Sometimes when you are out walking in the park you get lucky and find a nice surprise to photograph. That was what happened one summer day when I found this pandora sphinx moth caterpillar in the Minnesota Valley NWR. The pandora sphinx moth is a large moth that is native to the eastern half of the United States. Here in Minnesota we are on the western and northern edge of the range so they are all that common.Since the moths are usually not active until dusk you are much more likely to find them in their larval form. Eggs are laid singly on the leaves of the host plant, which includes grape vine and Virginia creeper. The eggs usually take about a week to incubate and the young caterpillar then begins to eat. They can be either red, like this one, or green in color.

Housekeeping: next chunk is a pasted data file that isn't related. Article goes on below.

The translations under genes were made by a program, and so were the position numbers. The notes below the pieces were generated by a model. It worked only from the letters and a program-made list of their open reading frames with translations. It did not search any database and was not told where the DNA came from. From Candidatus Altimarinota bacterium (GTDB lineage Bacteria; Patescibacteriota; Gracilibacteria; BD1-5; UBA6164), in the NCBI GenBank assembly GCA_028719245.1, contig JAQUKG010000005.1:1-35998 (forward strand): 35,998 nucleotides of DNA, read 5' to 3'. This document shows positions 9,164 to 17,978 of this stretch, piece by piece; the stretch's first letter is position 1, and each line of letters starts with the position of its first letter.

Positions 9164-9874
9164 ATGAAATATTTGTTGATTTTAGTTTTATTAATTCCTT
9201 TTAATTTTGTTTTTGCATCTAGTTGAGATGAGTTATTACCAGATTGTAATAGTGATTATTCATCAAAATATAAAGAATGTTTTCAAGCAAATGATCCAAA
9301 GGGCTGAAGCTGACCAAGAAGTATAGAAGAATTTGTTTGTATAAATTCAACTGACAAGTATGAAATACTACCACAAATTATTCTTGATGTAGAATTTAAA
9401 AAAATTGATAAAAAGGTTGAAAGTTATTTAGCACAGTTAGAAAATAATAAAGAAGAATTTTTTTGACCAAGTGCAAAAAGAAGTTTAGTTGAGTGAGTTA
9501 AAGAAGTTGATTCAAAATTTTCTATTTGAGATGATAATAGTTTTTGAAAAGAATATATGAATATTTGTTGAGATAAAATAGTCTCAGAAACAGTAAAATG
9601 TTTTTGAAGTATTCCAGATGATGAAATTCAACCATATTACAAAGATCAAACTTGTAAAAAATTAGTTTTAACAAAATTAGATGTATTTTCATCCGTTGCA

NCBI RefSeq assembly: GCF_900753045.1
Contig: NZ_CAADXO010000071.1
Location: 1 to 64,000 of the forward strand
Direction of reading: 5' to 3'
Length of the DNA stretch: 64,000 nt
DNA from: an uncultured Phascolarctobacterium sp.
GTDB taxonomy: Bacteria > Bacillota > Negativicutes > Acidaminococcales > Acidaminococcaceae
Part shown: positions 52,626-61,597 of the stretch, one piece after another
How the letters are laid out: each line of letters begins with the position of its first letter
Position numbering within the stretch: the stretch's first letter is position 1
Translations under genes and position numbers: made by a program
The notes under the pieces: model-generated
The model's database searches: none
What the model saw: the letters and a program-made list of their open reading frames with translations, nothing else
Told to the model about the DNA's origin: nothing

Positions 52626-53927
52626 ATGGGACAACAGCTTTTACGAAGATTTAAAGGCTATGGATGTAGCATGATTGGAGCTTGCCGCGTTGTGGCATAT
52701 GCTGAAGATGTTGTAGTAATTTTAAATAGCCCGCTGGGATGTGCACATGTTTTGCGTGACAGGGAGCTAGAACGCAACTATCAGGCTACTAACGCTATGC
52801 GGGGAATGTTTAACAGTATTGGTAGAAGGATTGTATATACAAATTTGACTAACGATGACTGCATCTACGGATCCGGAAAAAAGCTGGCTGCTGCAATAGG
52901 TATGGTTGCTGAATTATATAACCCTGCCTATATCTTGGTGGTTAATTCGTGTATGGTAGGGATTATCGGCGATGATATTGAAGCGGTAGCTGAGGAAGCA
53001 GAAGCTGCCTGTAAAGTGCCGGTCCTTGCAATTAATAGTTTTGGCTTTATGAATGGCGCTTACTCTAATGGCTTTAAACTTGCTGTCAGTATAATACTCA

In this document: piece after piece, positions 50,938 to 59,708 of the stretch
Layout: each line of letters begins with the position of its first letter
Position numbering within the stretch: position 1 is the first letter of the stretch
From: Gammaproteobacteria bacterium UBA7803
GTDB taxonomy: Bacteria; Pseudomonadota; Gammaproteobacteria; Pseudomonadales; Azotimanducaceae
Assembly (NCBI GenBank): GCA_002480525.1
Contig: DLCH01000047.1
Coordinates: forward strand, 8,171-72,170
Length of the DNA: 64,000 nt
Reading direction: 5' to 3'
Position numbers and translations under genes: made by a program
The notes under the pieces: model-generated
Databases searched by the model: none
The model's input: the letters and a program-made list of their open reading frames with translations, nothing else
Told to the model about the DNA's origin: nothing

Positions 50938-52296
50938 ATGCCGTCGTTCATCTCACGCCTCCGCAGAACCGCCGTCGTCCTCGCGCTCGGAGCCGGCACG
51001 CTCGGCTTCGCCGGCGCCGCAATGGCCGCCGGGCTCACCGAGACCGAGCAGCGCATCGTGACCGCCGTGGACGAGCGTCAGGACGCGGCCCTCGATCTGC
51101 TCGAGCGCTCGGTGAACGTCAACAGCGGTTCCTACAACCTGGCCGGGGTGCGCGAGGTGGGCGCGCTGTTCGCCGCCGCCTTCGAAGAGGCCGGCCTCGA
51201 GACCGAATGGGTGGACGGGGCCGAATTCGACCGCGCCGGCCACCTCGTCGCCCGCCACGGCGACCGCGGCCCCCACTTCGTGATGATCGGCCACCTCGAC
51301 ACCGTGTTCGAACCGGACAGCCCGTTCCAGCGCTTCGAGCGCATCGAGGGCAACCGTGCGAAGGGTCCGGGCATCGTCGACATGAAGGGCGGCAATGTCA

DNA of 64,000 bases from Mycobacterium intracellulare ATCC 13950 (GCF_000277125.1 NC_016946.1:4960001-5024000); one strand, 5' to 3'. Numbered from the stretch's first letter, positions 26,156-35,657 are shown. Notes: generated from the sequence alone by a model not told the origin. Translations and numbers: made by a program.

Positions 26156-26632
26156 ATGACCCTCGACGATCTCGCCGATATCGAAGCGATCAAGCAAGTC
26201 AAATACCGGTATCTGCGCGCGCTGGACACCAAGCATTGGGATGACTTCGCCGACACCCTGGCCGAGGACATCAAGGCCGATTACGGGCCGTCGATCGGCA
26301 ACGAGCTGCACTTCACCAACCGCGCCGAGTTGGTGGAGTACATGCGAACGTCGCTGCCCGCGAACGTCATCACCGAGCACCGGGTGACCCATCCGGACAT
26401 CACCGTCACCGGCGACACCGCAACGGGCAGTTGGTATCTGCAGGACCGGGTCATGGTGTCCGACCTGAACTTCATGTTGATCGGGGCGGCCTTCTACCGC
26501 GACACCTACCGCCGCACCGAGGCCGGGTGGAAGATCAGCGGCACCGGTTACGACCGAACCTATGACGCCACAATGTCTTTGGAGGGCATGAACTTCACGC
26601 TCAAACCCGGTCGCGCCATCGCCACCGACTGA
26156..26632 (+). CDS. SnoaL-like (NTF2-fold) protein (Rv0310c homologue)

As they grow the pandora sphinx moth caterpillar will shed its out grown outer skin. They have 5 different stages of growth, called instars, as a caterpillar. I believe that this caterpillar was in one of the later instar because the anal horn, that they usually have in their early stages was not visible. Soon this caterpillar will makes its way down to the ground where it will dig itself an underground chamber where it will pupate. When I got close to the caterpillar to get a close macro it demonstrated its defense mechanism and withdrew its head and first two thorax segments into the enlarged third section of the thorax, sort of like a turtle hiding in its shell, so I took a couple of shots and then left it to its business.